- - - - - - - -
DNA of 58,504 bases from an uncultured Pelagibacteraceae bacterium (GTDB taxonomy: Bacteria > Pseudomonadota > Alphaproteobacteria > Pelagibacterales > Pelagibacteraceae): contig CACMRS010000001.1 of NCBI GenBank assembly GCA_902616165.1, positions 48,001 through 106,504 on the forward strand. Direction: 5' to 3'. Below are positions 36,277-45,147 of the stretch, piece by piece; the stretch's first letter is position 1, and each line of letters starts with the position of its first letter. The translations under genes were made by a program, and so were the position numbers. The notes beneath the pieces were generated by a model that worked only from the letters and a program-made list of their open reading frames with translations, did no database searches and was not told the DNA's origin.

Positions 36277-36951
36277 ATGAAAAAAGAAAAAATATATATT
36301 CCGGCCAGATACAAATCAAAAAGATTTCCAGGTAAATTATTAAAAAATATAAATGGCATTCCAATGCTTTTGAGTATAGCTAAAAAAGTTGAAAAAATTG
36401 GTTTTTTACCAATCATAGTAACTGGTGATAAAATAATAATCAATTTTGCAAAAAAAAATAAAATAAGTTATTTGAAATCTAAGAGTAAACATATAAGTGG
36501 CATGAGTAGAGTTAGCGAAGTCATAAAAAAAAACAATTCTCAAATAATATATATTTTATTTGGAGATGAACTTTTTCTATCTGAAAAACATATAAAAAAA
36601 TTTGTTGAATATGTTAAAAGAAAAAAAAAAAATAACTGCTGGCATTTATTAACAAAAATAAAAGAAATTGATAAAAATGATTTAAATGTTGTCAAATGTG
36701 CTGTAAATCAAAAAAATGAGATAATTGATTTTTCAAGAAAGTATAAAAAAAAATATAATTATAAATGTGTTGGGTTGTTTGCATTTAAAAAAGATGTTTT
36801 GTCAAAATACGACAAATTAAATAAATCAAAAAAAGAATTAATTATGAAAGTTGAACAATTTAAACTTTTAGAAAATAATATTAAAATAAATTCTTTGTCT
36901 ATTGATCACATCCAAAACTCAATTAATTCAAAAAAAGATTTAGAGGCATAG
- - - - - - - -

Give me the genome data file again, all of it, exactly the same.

DNA of 58,504 bases from an uncultured Pelagibacteraceae bacterium (GTDB taxonomy: Bacteria > Pseudomonadota > Alphaproteobacteria > Pelagibacterales > Pelagibacteraceae): contig CACMRS010000001.1 of NCBI GenBank assembly GCA_902616165.1, positions 48,001 through 106,504 on the forward strand. Direction: 5' to 3'. Below are positions 36,277-45,147 of the stretch, piece by piece; the stretch's first letter is position 1, and each line of letters starts with the position of its first letter. The translations under genes were made by a program, and so were the position numbers. The notes beneath the pieces were generated by a model that worked only from the letters and a program-made list of their open reading frames with translations, did no database searches and was not told the DNA's origin.

Positions 36277-36951
36277 ATGAAAAAAGAAAAAATATATATT
36301 CCGGCCAGATACAAATCAAAAAGATTTCCAGGTAAATTATTAAAAAATATAAATGGCATTCCAATGCTTTTGAGTATAGCTAAAAAAGTTGAAAAAATTG
36401 GTTTTTTACCAATCATAGTAACTGGTGATAAAATAATAATCAATTTTGCAAAAAAAAATAAAATAAGTTATTTGAAATCTAAGAGTAAACATATAAGTGG
36501 CATGAGTAGAGTTAGCGAAGTCATAAAAAAAAACAATTCTCAAATAATATATATTTTATTTGGAGATGAACTTTTTCTATCTGAAAAACATATAAAAAAA
36601 TTTGTTGAATATGTTAAAAGAAAAAAAAAAAATAACTGCTGGCATTTATTAACAAAAATAAAAGAAATTGATAAAAATGATTTAAATGTTGTCAAATGTG
36701 CTGTAAATCAAAAAAATGAGATAATTGATTTTTCAAGAAAGTATAAAAAAAAATATAATTATAAATGTGTTGGGTTGTTTGCATTTAAAAAAGATGTTTT
36801 GTCAAAATACGACAAATTAAATAAATCAAAAAAAGAATTAATTATGAAAGTTGAACAATTTAAACTTTTAGAAAATAATATTAAAATAAATTCTTTGTCT
36901 ATTGATCACATCCAAAACTCAATTAATTCAAAAAAAGATTTAGAGGCATAG